GM To Employ Duct Tape, Rush Production Volt To Stage By September

Illustration for article titled GM To Employ Duct Tape, Rush Production Volt To Stage By September

GM is accelerating development of the 2010 Chevy Volt in an attempt to ready the production version for a reveal as the company celebrates its 100th anniversary in September. Although we know GM desperately needs a cutting-edge Prius-killing success to stem the sales slide, given past RenCen rush jobs, we're not sure that setting a time deadline instead of a performance benchmark is the best way to move forward. A look at potential pitfalls after the jump.

Exploding batteries: Remember the flaming plug-in Prius from a few weeks ago? No, that wasn't a manufacturer-sanctioned ride, but it still plainly shows the dangers inherent in releasing unproven technology. The fact that GM has yet to name a supplier for Volt's lithium-ion battery pack (though we hear it'll be either Continental or CPI) is another red flag for the power source.


Embarrassing show mishaps: GM needs a win...and they need it to be a clean win, both on the stage and showroom floor. No panels falling off, stalls, massive oil leaks, fires, or collapsing spokes-robots on stage. Asking engineers to work 18-hour days in an effort to ready bleeding-edge technology for debut at a huge, public event, all while holding their jobs over their heads, is a recipe for disaster.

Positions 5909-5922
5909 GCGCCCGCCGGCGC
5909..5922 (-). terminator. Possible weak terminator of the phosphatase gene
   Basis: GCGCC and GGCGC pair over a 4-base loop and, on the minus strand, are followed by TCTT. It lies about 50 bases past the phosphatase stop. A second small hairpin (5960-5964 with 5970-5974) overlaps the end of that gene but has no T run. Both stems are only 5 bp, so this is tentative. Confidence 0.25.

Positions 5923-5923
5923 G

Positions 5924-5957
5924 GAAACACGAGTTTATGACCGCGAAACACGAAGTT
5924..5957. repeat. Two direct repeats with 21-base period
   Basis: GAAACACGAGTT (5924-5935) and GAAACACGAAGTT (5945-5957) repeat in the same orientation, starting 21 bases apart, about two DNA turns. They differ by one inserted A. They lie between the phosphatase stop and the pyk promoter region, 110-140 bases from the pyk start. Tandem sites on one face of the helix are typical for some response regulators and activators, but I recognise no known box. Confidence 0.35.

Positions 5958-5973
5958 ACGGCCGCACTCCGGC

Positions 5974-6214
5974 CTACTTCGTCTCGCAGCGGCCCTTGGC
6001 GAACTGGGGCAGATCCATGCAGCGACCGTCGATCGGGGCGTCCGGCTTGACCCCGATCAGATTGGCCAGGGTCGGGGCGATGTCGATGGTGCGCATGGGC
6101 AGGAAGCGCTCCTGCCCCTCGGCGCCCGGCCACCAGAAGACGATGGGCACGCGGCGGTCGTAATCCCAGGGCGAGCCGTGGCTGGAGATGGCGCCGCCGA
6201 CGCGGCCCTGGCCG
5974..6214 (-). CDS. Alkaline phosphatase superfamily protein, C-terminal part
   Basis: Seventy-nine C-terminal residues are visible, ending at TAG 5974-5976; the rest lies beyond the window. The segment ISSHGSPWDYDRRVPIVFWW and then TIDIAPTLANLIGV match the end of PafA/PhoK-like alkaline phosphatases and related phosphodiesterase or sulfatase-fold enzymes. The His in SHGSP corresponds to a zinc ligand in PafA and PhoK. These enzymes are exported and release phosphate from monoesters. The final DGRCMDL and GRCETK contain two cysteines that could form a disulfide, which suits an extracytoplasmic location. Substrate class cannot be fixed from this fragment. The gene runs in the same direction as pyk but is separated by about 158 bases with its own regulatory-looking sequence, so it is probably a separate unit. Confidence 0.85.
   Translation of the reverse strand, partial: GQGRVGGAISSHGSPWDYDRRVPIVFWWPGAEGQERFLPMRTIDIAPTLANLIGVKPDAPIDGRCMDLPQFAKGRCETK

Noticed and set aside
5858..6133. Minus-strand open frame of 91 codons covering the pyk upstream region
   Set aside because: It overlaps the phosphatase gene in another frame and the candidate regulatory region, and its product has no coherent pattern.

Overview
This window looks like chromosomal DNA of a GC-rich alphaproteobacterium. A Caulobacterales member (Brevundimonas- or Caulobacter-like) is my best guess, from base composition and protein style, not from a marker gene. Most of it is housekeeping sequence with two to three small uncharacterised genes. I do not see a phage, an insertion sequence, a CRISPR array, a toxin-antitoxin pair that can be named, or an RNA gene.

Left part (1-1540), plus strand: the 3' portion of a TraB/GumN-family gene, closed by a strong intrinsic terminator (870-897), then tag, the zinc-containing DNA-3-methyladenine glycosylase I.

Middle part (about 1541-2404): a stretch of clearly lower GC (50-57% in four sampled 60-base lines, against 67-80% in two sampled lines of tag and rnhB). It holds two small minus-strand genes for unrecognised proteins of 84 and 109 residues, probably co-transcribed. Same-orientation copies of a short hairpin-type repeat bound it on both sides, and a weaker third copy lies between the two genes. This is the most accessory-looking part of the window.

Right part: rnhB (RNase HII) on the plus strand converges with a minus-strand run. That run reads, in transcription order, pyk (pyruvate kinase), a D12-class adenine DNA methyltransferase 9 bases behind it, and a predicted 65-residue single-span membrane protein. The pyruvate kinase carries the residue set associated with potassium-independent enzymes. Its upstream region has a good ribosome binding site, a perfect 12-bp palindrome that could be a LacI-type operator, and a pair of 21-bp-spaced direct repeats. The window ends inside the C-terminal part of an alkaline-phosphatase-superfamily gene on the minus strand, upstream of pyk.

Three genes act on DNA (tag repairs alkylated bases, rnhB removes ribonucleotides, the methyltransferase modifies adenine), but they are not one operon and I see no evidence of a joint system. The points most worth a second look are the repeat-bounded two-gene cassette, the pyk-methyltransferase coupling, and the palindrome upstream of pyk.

Gas price crashes: Let's not forget November is rapidly creeping up on us. This is an election year. Don't be terribly surprised if gas prices suddenly fall to earth in a magical, ballot-influencing Bullworth-like fashion in September. The result would be GM touting Volt's amazing fuel economy at the same time Tahoes again start flying off dealer lots.


Are any of these outcomes probable? No. Possible? Yes. [Automotive News (Sub. Req.)]

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@lascauxcaveman: well, actually, that's not true. perhaps they can't directly (except by doing crazy stuff like nationalizing the oil companies or something like that) but they certainly can indirectly.

Policy choices drive the speculation side of the market as much as any other factor.

For example, if the president hints that we will invade Iran, oil futures sky rocket because the belief is that supply will be affected.

Or if the president hints that we won't invade Iran, oil futures sky rocket because it becomes clear we are afraid to mess with their production ability and will be unable to bully OPEC into greater production levels.

Oh wait, that means no matter what the president hints about the market will go up.

I guess we're screwed..